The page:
Few people have heard of the YAR GXI-WB Wide Body putter, but that could
change after the May, 2012 Wells Fargo Championship at Quail Hollow.
Aaron Baddeley is known for his putting skills, and he played one of
these unusual putters during that tournament. The TV coverage of the
Wells Fargo made a big deal about it, with the commentators sharing some
information about the YAR putter’s features and overall
The YAR GXI-WB Wide Body putter is designed by the mysteriously-named “Dr. V,” a woman whom the TV commentators described as an aeronautical physicist. Among other things, Gary McCord and the other TV announcers talked about how this particular putter bucks today’s trend toward high Moment of Inertia (MOI) putters. Instead of aiming for a high MOI, the YAR GXI-WB does exactly the opposite.
And, it’s square. In fact, it’s really square. The shape makes it funky-looking (to me, anyway), but its design does have a few unique side benefits – like picking up the ball for you when you’re done putting. McCord also told the TV audience how it will put a ball marker down on the ground for you (and then pick it back up, along with the ball). More on those side benefits later.
YAR’s own website (www.yargolf.com) asks whether the putter is magic, science or both. In light of Dr. V’s scientific background, I went to the website thinking the company probably claims the putter provides some pretty magical performance based on scientific principles. As it turns out, I was right, although I don’t understand the physics.
Here’s what I could find out about this largely unknown putter. It’s going to be the subject of a lot of buzz after Baddeley’s adoption of it at the 2012 Wells Fargo.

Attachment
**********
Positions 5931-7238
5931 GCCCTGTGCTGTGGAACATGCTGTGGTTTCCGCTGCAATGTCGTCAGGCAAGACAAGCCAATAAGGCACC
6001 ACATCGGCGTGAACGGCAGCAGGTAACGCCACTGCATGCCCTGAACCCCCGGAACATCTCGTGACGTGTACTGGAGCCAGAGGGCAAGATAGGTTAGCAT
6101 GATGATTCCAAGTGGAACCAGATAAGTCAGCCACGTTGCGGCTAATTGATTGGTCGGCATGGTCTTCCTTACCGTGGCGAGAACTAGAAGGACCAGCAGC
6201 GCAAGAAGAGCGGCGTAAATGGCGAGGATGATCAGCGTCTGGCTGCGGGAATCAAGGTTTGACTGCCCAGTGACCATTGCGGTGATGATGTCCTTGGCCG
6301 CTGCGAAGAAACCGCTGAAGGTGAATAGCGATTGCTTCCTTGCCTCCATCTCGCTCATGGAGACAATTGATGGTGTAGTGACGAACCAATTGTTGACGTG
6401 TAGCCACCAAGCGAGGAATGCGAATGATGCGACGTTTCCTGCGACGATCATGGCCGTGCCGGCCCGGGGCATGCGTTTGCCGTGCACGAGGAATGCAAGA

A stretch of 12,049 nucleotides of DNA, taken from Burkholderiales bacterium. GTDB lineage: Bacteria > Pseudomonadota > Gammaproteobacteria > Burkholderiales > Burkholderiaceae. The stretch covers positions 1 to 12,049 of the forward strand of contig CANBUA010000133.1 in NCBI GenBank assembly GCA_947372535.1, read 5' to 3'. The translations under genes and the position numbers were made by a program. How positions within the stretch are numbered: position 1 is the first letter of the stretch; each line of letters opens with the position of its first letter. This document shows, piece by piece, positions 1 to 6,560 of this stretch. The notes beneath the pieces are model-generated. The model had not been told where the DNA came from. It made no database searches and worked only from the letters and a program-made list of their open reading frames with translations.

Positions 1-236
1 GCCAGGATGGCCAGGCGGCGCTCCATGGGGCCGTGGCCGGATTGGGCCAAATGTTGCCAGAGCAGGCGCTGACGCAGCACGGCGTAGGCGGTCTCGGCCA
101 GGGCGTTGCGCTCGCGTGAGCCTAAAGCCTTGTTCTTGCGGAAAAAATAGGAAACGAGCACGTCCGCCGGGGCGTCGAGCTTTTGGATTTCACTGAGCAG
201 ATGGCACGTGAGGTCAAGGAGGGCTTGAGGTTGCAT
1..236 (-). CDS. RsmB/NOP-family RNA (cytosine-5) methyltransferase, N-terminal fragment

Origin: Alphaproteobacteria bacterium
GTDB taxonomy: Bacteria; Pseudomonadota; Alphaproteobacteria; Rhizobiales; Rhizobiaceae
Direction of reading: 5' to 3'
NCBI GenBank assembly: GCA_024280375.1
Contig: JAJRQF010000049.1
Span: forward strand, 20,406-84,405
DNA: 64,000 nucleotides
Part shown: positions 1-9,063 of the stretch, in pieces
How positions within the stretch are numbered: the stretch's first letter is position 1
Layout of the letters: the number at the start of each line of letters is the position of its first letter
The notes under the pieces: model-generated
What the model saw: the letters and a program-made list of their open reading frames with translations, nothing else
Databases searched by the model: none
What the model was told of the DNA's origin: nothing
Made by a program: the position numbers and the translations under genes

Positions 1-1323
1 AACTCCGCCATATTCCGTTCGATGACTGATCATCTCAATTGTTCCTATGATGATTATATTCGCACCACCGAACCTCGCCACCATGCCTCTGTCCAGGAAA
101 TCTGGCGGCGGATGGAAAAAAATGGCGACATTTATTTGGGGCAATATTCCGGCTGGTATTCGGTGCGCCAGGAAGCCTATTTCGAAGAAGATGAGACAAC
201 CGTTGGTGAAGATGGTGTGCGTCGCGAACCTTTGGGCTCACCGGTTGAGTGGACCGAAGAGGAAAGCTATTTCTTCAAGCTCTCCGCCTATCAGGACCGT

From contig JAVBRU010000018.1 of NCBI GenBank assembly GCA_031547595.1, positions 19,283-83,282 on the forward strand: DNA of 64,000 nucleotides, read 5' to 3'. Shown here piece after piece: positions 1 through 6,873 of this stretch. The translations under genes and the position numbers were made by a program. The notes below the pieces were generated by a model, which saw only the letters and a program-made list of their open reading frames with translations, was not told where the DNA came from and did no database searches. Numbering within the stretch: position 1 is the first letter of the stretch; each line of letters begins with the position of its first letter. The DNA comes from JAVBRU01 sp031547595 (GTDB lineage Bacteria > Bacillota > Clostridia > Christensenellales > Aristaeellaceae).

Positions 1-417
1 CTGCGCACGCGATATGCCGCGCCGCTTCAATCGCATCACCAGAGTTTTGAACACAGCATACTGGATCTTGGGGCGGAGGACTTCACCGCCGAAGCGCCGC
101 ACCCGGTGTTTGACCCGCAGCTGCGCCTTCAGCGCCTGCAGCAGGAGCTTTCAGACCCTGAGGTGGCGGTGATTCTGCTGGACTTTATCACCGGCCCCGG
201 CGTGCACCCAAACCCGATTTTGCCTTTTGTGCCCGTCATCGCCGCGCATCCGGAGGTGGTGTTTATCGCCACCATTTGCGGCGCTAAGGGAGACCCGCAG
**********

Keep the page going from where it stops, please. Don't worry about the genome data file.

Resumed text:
First, the YAR GXI-WB Wide Body putter has a different look than every other putter out there. Let me say it one more time: this putter is really, really square. And there’s a big circular hole right behind the face. A powder-coated protective finish is applied to the 316 stainless steel head using state-of-the-art Aerospace Grade ISO Compliant materials and procedures. It comes in several colors (the company calls them “flavors”), including “Sapphire” (light blue), “Hot Flash” (red), “Black Magic,” “Granite,” “Phantasm” and a limited edition “Gold Signature Series.” The last one must include some real gold, because the website notes this “flavor” will cost more than the others due to current gold prices.
Despite its off-the-beaten-path appearance, a few things about the YAR GXI-WB Wide Body putter are intriguing. Its designer, Dr. V, doesn’t play golf but she is an aeronautical physicist. Apparently, she was inspired to create a putter while watching a friend with arthritis play. Her design is based on her expertise in physics, aeronautical engineering and the use of advanced materials. The goal was a putter that would help average golfers putt more consistently (and provide some side benefits along the way).
The science behind the YAR GXI-WB Wide Body putter is beyond my comprehension. I can’t even explain it properly.
So, I’ll just sum it up by saying Dr. V designed the YAR GXI-WB Wide body putter to have the lowest MOI possible. That design philosophy distinguishes the YAR from almost every other putter on today’s market. Instead of focusing on increasing the putter’s resistance to twisting by having a high MOI, the YAR GXI-WB Wide Body putter is engineered to provide a pure pendulum swing throughout the entire stroke. The result, says Dr. V, is an extremely stable putter that gives you more accuracy and more confidence.
But do you remember I mentioned some side benefits earlier? Well, Dr. V also wanted to design a putter that could be used by people with physical limitations. Its size and center shaft allow it to fit inside the cup, and the central hole lets you pick up the ball (from inside the hole or on the putting surface) without bending over. And the extreme stability of the YAR GXI-WB Wide Body putter allows it to be used effectively by one-handed golfers or players in wheelchairs.
But that’s not all. When you use the putter to pick up the ball from the green, it also marks the position (again, without bending over). A small magnet on the sole picks up the ball marker when you’re ready to take your putt. Although they might sound like minor benefits to some, these features can make all the difference for golfers with arthritis or other physical limitations.
The Bottom Line: The YAR GXI-WB Wide Body putter looks unusual, but it deserves some recognition for its unique features – especially those designed to help golfers with physical limitations continue playing.
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